Anti-Money Laundering & Know Your Customer

Summary

  • As a global financial services provider, PayPal is committed to compliance with all applicable laws and regulations regarding Anti-Money Laundering ("AML").
  • PayPal's policy and practice is to try to prevent people engaged in money laundering, fraud, and other financial crimes, including terrorist financing, from using PayPal's services.

United Nations Office on Drugs and Crimes estimates that global money laundering transactions are estimated at 2-5% of the global GDP ($1-2 trillion annually) and that less than 1% of these illicit transactions are seized by authorities.

The Changing Landscape Calls For Changing Policy

  • The ever-present threat of criminal activity has forced governments and regulators to increase their focus on AML/Counter-Terrorist Financing (CTF) issues. PayPal's philosophy is to develop and utilize new methods of identification and authentication that go beyond the traditional KYC collection of static data elements. Industry should leverage existing static typologies [i.e. birth date] and red flags [i.e. spending amounts] and combine with more dynamic events and practices using new forms of data to increase transaction monitoring.

PayPal Protects Its Users

  • PayPal is a closed-loop system (having a relationship with both the sender and receiver) that allows us to identify suspicious activity more easily than competing systems.
  • PayPal's Customer Due Diligence program collects certain identity details at sign-up while remaining relatively frictionless. Once certain thresholds are met, in compliance with relevant market regulation, PayPal will subject users to additional KYC requirements for identity verification.
  • PayPal conducts a global AML/CTF and Sanctions risk assessment consistent with Financial Action Task Force (FATF) guidance to identify, assess and understand the ML/TF risks PayPal faces. This is consistent with a risk-based approach (RBA) which impacts global policy decision-making and implementation of program elements.
  • PayPal screens accounts and transaction history on a nightly basis, covering the entire customer base. We cross-reference our information against a variety of lists from regulators, governments and more (OFAC's Specially Designated Nationals list, UN Security Council sanctions list, Commission de Surveillance du Secteur Financier in the EU, etc.).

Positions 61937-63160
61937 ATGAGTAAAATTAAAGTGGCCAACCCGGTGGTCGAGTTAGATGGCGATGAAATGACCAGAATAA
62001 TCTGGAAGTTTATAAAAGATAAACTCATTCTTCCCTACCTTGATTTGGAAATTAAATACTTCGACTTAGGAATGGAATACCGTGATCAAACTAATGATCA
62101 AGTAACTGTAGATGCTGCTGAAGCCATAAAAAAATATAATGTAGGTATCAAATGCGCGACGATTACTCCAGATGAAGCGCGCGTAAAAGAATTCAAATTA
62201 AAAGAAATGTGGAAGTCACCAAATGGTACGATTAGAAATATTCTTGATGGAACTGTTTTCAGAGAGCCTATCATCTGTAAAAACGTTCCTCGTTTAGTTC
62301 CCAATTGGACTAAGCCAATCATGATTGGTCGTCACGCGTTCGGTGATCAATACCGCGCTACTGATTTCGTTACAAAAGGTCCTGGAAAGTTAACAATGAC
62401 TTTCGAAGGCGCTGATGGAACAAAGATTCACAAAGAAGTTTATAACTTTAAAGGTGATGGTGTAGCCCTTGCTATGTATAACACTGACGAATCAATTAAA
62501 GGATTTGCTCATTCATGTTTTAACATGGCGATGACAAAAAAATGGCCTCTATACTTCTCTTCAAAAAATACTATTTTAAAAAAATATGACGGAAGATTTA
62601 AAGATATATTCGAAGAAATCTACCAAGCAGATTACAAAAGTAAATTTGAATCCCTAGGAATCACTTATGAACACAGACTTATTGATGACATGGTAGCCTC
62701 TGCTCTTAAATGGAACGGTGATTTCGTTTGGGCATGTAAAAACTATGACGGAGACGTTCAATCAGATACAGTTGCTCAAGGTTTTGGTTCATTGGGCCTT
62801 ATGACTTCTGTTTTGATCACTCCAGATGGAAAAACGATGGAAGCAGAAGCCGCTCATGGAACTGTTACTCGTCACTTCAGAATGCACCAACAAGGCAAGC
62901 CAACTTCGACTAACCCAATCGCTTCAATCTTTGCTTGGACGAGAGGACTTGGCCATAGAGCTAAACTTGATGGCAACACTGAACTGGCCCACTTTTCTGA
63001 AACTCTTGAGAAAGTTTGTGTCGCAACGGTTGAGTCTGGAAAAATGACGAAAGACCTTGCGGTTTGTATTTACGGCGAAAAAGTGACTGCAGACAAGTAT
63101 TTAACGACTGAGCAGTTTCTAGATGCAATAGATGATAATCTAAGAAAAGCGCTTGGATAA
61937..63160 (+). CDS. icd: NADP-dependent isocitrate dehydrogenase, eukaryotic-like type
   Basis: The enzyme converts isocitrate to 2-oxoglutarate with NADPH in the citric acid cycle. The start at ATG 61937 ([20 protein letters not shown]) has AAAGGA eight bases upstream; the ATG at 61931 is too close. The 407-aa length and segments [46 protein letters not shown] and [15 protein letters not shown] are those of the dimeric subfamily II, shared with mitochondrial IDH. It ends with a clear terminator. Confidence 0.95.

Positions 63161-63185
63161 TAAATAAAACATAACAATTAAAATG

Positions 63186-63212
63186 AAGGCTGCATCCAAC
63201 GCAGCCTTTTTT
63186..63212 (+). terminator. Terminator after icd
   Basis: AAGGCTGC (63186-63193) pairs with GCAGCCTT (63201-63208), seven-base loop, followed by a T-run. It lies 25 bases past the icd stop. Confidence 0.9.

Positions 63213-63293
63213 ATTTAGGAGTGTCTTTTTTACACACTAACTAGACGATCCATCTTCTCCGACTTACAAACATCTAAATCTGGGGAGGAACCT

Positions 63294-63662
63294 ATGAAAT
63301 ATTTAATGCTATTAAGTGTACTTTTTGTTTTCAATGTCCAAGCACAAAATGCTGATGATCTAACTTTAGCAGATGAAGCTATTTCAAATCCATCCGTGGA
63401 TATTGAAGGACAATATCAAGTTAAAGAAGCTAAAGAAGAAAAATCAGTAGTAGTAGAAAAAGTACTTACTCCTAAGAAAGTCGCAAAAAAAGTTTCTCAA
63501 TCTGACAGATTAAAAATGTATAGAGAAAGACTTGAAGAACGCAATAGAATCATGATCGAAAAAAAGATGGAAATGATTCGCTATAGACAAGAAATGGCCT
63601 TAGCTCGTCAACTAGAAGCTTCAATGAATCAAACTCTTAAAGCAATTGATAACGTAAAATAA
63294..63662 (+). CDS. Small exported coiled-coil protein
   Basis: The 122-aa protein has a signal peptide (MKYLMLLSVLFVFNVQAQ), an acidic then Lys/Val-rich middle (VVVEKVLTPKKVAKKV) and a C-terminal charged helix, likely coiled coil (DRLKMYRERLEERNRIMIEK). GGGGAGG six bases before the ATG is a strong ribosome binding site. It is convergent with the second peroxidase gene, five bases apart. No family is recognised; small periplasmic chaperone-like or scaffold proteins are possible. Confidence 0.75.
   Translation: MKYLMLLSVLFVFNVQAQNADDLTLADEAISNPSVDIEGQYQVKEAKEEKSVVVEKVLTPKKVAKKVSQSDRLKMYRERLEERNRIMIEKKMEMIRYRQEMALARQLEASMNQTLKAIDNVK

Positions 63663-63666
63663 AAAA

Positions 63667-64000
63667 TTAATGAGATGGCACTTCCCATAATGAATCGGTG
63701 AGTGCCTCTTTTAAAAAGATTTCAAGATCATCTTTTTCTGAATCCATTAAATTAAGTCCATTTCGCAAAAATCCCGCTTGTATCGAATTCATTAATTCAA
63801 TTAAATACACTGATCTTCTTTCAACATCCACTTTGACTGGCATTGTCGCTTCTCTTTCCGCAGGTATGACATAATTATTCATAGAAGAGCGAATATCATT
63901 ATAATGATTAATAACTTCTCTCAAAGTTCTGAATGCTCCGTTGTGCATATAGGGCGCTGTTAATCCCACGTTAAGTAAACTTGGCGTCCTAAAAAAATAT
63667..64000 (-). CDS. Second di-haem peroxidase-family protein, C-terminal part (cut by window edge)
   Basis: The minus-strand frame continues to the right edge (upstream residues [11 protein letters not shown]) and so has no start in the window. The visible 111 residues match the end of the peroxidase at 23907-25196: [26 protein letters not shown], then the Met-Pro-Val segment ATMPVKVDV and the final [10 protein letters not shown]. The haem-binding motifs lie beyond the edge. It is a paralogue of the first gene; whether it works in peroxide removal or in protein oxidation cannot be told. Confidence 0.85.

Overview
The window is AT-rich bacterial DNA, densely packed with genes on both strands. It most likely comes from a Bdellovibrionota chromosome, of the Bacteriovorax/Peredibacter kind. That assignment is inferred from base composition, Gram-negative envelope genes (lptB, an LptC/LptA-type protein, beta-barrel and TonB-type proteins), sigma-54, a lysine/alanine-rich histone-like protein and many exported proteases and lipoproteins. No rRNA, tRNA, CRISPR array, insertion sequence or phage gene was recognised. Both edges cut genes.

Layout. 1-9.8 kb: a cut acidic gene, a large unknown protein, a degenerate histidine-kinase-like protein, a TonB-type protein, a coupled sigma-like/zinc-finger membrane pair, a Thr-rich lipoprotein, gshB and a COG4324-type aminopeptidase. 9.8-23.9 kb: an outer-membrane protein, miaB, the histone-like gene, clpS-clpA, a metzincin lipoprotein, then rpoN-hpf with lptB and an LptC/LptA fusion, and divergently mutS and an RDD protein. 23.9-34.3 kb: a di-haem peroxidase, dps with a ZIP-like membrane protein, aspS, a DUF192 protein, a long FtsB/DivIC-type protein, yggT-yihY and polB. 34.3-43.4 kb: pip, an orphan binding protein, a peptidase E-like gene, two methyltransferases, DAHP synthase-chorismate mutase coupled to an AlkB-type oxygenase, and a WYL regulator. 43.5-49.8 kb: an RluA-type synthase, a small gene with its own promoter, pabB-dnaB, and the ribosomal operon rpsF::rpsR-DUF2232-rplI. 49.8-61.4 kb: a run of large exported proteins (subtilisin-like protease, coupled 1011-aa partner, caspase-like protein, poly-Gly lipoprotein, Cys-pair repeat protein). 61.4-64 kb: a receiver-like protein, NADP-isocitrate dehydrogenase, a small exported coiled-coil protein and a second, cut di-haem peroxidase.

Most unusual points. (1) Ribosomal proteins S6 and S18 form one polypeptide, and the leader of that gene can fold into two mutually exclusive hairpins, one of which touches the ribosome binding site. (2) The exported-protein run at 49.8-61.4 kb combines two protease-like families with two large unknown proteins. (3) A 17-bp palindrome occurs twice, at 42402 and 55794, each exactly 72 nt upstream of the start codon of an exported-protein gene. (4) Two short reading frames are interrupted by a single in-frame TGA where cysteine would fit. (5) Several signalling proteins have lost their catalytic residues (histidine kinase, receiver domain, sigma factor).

PayPal is Proactive About Cybercrime

  • PayPal engages/partners with law enforcement proactively and reactively to both help stop cybercrime while also catching the bad actors that have committed crimes and are under investigation.
    • PayPal created a Law Enforcement portal that allows members of organizations around the world to submit case requests, subject to the legal process.
      • We have proactively reached out to law enforcement to make them aware of this system and encourage them to reach out to us with any questions or concerns.
    • On the proactive side, PayPal establishes regular training with law enforcement organizations and educates agents on PayPal's systems and the types of crimes that we encounter while also learning from them about the broader ecosystem and the latest trends and movements in global cybercrime.
  • From an internal standpoint, we collaborate with various teams across the company (compliance, legal, risk, infosec, etc.) to better identify potential bad actors and make recommendations to agencies.

What Are The Experts Saying?

  • In 2007, the Financial Action Task Force (FATF) published guidelines for the risk-based approach, with the intention to create a more pragmatic process that is, "workable…[ for] financial institutions grappling with a constantly increasing regulatory burden." [link]
    • FATF recommendations updated in 2016 state, "the risk-based approach allows countries…to adopt a more flexible set of measures, in order to target their resources more effectively and apply preventative measures that are commensurate to the nature of risks." [link]
  • Veridu (identity verification company) and Ramparts (European law firm) published a white paper in 2016 detailing how KYC practices need to move away from static data collection. "Identity verification (IDV) is a particularly challenging aspect of the KYC process and the traditional way of verifying identities using passports, driving licenses and other documentary forms of identification is becoming a barrier. IDV mechanisms also have an unintended negative impact on financial inclusion. [link]
  • A paper by Juan Zarate and Chip Poncy (Financial Integrity Network and Center on Sanctions and Illicit Finance) identifies a need to move away from reactive model of AML/CFT to a preventative risk-based approach. The paper also reaffirms the need for more information sharing using big data capabilities, biometrics and identity verification, and network and behavioral analysis. [link]
    • Customer identification (KYC) is rapidly evolving with a biometrics market in India predicted to reach $3 billion by 2021. Banks are beginning to introduce "touch ID" log-in capabilities for customer accounts as well as other biometric fusion such as iris scans and voice recognition.

Our Vision

Policymakers should recognize the changing landscape of technology-enabled criminal behavior. We encourage policymakers to enable the use of real-time data and account monitoring (rather than relying heavily on static data point collection for traditional KYC procedures) and to adopt a risk-based approach.